The excitement of these early victories, however, made us lose sight of that old adage about those failing to learn the lessons of history being condemned to repeat them, which in our case turns out to apply just as much to home improvements as it does to world affairs. For no sooner had we lifted the basin out and dismantled the homemade cupboard beneath it than the latest set of bodges started to rear their ugly heads. First there was the mix of UK and EU pipe unions on the water supply to the washbasin that are not actually compatible and so were held together with huge, chewing-gum-like blobs of epoxy-metal to stop the otherwise inevitable leaks. With this having set alarm bells ringing, Mr Blue-Shirt thought it prudent to check the unions to the radiator, and sure enough, he found the same leak-waiting-to-happen there too. So that had just doubled that part of the plumbing work. Sigh…

The next problem to come to light was that the reason why the loo itself had been located several centimetres further away from the wall and from the cistern than ideal – and had always looked extra-ugly as a result – was that the outlet pipe from the basin, which runs behind the loo and out to the drain, had not been recessed fully and so had been crudely boxed in (we had always wondered what the strange, low-level platform behind the loo was). So to get the loo to fit properly, Mr Blue-Shirt had to rip out the massively over-engineered boxing-in, chisel a channel into the concrete floor to fully recess the outlet pipe, and then move the soil pipe back, having first lifted the surrounding brick slip floor tiles – which was when Mr Blue-Shirt also discovered that there was only builder’s foam instead of proper screed under a sizeable section of the tiles, thereby adding yet another job to the list. Sigh…

But at least this made it easier to centre the soil pipe and the loo between the wall and the washbasin; why it had been shoved up so close to the far wall had long been a mystery. At that point, as it was already going to take so much work just to get the existing and extremely basic loo to fit properly, we decided we might as well treat ourselves to new loo too. Although that also proved way more difficult than anticipated– all to do with U-bend shapes, apparently – and even once we had found the right combination of what we needed and what we liked (a surprisingly elusive pairing), it took three attempts (and an additional two weeks) to get an unbroken loo delivered to us. Sigh…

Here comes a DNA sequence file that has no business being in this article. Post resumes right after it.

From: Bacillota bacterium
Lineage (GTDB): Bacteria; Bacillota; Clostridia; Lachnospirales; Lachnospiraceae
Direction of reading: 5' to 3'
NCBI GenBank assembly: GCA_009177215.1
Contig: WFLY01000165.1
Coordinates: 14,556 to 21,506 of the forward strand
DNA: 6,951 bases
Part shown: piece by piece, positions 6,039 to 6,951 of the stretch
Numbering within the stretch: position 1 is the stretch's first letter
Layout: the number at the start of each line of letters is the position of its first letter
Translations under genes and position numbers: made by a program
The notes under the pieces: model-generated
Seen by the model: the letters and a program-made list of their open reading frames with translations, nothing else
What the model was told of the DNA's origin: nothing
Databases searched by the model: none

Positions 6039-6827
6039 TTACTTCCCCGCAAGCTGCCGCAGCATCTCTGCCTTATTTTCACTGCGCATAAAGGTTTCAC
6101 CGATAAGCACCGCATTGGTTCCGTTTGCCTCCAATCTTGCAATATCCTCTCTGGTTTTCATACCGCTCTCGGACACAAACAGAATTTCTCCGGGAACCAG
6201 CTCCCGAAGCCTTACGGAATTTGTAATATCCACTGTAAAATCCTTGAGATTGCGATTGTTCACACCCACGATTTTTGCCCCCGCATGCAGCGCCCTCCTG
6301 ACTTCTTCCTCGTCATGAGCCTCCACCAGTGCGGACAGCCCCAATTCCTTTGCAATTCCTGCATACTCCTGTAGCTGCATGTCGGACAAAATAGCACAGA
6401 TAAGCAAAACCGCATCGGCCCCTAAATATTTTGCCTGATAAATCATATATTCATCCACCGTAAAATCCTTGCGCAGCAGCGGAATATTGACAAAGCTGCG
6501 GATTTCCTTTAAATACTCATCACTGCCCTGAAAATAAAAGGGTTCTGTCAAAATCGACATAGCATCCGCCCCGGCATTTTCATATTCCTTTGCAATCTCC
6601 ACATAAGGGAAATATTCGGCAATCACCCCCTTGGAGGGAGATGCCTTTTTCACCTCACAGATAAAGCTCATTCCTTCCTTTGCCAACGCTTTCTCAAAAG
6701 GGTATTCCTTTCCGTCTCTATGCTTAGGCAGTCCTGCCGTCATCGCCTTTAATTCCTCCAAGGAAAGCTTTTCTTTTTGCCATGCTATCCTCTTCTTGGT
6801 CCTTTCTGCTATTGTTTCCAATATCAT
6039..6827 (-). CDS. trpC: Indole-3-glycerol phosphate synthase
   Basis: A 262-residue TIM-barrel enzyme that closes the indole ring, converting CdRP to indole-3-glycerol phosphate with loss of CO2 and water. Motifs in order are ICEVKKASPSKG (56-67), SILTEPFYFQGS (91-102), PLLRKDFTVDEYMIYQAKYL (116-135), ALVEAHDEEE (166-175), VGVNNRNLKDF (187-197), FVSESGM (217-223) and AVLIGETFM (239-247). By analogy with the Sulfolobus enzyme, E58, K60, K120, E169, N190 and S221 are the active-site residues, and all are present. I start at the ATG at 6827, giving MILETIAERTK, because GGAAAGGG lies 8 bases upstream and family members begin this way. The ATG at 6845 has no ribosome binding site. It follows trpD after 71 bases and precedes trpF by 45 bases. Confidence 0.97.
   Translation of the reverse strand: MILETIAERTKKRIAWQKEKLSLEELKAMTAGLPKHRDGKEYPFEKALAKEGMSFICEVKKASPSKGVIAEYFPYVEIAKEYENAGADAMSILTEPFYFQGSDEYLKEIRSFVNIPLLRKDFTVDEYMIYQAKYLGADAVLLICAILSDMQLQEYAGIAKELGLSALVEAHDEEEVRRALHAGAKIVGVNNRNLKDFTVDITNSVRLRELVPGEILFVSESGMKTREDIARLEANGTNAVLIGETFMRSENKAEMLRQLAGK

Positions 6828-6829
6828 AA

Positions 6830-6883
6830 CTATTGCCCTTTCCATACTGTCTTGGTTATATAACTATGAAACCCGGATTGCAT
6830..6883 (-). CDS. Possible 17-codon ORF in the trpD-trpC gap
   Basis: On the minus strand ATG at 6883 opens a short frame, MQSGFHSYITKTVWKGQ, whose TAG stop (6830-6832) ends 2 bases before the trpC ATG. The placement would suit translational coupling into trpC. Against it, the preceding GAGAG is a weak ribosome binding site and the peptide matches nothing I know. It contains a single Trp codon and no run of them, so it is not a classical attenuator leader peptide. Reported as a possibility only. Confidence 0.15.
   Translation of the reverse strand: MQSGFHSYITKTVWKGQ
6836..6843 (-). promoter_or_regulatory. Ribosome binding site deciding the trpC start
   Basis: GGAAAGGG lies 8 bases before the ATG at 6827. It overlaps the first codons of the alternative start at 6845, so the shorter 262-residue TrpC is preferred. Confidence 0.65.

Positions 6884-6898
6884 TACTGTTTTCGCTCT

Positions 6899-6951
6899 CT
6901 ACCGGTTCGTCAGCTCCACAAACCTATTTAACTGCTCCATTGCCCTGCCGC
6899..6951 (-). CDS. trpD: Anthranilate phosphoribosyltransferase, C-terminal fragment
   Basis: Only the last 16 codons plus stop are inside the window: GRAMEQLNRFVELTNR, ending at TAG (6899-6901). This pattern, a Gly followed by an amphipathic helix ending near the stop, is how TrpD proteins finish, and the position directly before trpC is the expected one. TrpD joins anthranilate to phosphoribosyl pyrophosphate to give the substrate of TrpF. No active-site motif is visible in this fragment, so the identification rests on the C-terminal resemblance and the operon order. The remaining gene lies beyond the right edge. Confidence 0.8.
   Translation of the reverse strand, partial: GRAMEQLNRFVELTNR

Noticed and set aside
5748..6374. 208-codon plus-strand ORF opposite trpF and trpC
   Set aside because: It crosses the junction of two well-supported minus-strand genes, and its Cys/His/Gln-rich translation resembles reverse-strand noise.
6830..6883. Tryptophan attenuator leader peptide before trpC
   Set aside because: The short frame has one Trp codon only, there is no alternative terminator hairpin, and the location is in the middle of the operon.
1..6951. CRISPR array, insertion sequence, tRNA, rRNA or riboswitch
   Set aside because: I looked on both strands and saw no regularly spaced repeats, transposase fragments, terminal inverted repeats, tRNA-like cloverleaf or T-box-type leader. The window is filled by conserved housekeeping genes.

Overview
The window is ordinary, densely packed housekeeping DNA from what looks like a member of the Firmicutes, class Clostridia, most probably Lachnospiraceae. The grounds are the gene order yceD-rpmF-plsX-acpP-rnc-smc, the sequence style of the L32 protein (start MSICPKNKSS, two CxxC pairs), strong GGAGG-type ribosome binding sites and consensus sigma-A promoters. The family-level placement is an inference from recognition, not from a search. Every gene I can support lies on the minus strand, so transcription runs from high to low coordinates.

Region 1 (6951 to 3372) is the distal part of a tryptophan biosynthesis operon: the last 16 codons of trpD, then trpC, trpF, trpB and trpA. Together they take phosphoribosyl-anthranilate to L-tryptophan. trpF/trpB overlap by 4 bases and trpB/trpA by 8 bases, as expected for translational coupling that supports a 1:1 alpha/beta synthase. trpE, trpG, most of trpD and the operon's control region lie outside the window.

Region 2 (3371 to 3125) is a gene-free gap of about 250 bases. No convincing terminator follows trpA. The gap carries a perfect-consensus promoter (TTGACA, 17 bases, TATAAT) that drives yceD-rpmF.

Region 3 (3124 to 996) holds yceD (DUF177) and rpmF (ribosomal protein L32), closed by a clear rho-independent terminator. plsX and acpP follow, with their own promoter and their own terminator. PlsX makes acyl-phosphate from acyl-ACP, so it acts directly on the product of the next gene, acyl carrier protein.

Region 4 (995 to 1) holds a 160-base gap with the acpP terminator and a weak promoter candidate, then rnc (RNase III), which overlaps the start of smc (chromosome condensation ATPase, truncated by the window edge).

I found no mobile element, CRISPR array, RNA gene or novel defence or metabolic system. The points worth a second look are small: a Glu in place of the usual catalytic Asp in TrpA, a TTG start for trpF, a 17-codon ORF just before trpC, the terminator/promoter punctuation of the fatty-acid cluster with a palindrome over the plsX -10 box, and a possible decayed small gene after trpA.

So now, already over a month into the job, we ‘just’ need to complete the new pipework, make good all the holes and channels from the old pipework, re-concrete and re-tile part of the floor and instal the new loo…and then we might just be ready to begin the job we originally set out to do.

It’s just as well we won’t be able to have friends over for lunch any time soon…

Enter the Dragon

The story so far: in the middle of January, Matteo Renzi pulled his tiny party, Italia Viva, out of the country’s fragile but functioning centre-left coalition because he couldn’t get his own way over how best to make use of its €200bn-plus in post-Covid EU stimulus funding. The result of his walk-out was to deprive Prime Minister Giuseppe Conte of his wafer-thin majority and risk bringing down the whole government in the midst of the worst global pandemic in a century and the worst economic crisis since World War II, even though Conte and his cabinet were widely felt to be doing a reasonably good job.

The thing is, no one had the slightest idea what Renzi was seeking to gain from this bizarre political tantrum – other than get his photo in the papers and top the bill on a few TV talk shows for couple of weeks. Indeed, he was quickly reduced to a mere bit-player in the unwanted drama that he had unleashed as the grown-ups in the room effectively banished him to the naughty step while they got on with trying to sort out the mess he had left behind.